UK's Queen Elizabeth misses Remembrance Sunday service due to back sprain
Britain's Queen Elizabeth missed the Remembrance Sunday service at the Cenotaph due to a sprained back, extending the 95-year-old monarch's absence from public life after she was ordered to rest following a stay in hospital last month.
A Buckingham Palace source said the sprain was unrelated to the unspecified ailment that caused the queen's hospital visit, calling it an "incredibly unfortunate coincidence."
But Elizabeth's absence from an engagement she sees as one of the most significant of the year will increase concerns about her health.
The ceremony would have been the queen's first in-person public engagement since she was advised to rest after spending a night in hospital on October 20-21.
"Her Majesty is disappointed that she will miss the service," the palace said in a statement on Sunday.
Prime Minister Boris Johnson said on Sunday he had seen the queen last week and wanted to reassure the nation that she was well. "I did see the queen for an audience last week, on Wednesday in Windsor, and she's very well," he told reporters.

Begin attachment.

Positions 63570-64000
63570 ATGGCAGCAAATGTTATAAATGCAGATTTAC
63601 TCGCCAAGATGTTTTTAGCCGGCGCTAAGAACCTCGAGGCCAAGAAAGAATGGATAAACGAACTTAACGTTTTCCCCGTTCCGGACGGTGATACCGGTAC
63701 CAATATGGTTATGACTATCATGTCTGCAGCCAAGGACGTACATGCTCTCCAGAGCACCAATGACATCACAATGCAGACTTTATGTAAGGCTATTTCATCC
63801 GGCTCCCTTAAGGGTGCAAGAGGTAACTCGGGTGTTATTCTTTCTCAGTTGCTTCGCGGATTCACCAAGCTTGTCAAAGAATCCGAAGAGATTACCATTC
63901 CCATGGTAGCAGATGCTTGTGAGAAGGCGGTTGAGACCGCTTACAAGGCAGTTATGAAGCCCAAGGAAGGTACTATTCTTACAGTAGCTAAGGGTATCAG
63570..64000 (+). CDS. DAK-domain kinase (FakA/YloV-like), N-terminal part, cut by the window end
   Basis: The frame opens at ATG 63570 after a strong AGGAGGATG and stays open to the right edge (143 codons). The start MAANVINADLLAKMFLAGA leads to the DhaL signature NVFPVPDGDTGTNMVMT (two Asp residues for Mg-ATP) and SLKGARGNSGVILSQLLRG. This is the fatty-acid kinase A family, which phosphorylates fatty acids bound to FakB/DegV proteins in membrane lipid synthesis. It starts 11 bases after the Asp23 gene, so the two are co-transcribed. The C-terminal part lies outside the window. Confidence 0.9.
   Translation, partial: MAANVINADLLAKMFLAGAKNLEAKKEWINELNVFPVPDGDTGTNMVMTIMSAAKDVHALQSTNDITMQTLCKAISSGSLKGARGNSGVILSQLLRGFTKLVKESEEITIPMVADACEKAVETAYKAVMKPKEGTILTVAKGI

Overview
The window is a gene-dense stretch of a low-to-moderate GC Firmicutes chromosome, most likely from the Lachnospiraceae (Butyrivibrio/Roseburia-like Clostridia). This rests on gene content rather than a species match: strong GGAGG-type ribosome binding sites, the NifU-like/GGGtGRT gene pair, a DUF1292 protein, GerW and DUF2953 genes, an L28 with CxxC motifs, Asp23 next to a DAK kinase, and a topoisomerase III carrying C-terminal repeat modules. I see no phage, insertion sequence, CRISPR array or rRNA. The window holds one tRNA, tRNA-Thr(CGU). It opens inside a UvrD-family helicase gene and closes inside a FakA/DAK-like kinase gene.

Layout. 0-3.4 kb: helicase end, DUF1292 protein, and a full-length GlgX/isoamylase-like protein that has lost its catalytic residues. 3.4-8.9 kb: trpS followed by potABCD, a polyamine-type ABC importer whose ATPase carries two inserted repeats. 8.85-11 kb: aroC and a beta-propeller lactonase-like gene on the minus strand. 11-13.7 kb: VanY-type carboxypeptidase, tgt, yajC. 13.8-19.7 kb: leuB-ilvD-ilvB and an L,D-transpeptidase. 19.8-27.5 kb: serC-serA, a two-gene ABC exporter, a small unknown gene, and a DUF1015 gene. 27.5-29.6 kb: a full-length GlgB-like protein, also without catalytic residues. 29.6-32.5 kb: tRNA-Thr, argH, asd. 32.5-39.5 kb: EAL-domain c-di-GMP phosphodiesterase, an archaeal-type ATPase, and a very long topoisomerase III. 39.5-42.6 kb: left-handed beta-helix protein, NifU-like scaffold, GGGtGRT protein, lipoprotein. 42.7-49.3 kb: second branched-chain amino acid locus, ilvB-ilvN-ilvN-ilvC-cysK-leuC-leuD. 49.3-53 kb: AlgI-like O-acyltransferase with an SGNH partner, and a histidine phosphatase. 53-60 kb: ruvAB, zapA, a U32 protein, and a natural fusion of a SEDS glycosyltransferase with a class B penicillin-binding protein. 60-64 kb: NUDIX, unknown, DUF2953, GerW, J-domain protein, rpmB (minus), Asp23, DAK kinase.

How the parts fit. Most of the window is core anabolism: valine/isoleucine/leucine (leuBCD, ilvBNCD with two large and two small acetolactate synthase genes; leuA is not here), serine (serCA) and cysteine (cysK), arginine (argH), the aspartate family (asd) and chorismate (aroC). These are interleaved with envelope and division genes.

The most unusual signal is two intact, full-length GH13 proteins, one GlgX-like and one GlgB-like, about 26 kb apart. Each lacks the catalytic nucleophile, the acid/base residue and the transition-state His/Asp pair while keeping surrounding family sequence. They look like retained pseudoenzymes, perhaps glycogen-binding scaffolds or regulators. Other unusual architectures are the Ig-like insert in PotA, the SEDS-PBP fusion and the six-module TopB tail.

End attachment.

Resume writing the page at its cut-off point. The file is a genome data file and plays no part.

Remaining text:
In her 69 years on the throne, the monarch had previously missed the event at the Cenotaph War Memorial in central London only six times, four while on tour abroad and twice while pregnant.
The ceremony is held on the nearest Sunday to November 11 to mark the end of World War I. The sight of the queen at the event has been one of the defining images of her reign: head bowed, wearing black and a red poppy.
The royal family joins leading members of the government, overseas representatives, and military on Remembrance Sunday to lay wreaths in commemoration of those who died in conflict.
In recent years, the queen's son and heir, Prince Charles, has laid a wreath on her behalf while she watched from a balcony at the Foreign and Commonwealth Office. Charles, who turned 73 on Sunday, laid the wreath again this year.